The European Parliament and Council are now under scrutiny by the road transport sector as they work to deliver key initiatives proposed by the European Commission aimed at reforming and modernising the industry.
Precious time is running out. MEPs have already missed two opportunities to find consensus on proposals included in the first Mobility Package and are entrenched in disagreement with various EU member states and national industry stakeholders.
Road transport is the backbone of the European economy; it is an irreplaceable means of production. 70 per cent of overland freight is transported by road, with a further 60 per cent growth in volume projected by 2050.
The commercial road transport sector alone employs nearly 11 million people directly, accounting for five per cent of total EU employment. At IRU – the world’s road transport organisation – we stand committed to help MEPs work out a path to modernisation that produces a safer, more efficient, and more environmentally-sustainable industry for the benefit of all.
We welcomed the Commission’s Mobility Package initiatives to reform and harmonise market regulations as a step forward towards clearer rules and more efficient mobility. But important questions still need to be clarified.
For drivers and operators, legal loopholes and lack of clarity in the current EU regulations have led to a patchwork of national rules open to conflicting interpretations. Regulatory reforms at EU level are therefore necessary and, we believe ultimately inevitable.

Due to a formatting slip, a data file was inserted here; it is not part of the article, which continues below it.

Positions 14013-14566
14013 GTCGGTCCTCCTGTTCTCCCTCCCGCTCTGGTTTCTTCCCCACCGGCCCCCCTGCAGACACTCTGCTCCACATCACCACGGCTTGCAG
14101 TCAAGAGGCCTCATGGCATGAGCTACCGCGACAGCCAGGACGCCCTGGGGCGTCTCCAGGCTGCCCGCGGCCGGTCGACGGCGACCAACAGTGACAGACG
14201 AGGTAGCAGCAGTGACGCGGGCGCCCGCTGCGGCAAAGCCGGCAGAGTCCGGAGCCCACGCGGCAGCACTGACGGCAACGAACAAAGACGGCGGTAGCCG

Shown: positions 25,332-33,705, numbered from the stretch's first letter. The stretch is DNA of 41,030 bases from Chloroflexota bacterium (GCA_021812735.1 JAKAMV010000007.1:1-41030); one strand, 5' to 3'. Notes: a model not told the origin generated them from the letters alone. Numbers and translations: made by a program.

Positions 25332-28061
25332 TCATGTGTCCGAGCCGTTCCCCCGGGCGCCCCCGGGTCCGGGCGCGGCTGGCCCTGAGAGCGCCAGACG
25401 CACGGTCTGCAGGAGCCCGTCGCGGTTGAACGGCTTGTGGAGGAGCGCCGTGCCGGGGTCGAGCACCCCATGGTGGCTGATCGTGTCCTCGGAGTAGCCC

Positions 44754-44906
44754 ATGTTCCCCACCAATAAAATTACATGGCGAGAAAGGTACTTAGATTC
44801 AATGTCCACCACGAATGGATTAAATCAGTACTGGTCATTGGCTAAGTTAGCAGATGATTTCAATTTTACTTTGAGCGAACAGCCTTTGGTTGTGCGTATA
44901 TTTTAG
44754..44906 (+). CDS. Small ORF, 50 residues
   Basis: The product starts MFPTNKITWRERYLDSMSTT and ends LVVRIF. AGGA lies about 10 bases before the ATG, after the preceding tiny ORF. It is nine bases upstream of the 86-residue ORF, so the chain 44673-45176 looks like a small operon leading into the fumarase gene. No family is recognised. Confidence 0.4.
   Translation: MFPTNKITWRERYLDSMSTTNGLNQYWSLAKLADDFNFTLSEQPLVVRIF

To begin with, potential new rules on the posting of workers must minimise operators’ administrative burdens. Allowing operators to organise driving and rest time hours over a four-week reference period would ensure seamless European trade and would safeguard drivers’ well-being.
"We welcomed the Commission’s Mobility Package initiatives to reform and harmonise market regulations as a step forward towards clearer rules and more efficient mobility. But important questions still need to be clarified"
With over a billion vehicle operations in the EU annually, inflexibility around driving and rest time rules would prevent long-haul drivers from returning home. Secondly, modernisation requires digitalisation of enforcement procedures.
Efficient enforcement of existing cabotage rules, to take one example, is best supported by new technologies such as second- generation smart tachographs and the introduction of digital consignment notes (e-CMR).
Such technologies also provide for fair competition among operators, and will improve working conditions in the EU road freight transport sector.
Finally, public and private sectors must also make joint efforts to develop, improve, and maintain safe and secure truck parking areas across Europe. We have taken an active role in a European study aiming to define standards and recommendations on how to achieve this goal.
The findings of the study will be presented by the end of the year. Stumbles in the legislative process of the first Mobility Package were to be expected as important issues are at stake and European-wide agreements are never achieved easily.
In the IRU, we count on the Parliament and Council’s cooperation in understanding the urgency of road transport reform and call on them to start negotiations to establish clear, enforceable and efficient rules before the next EU elections.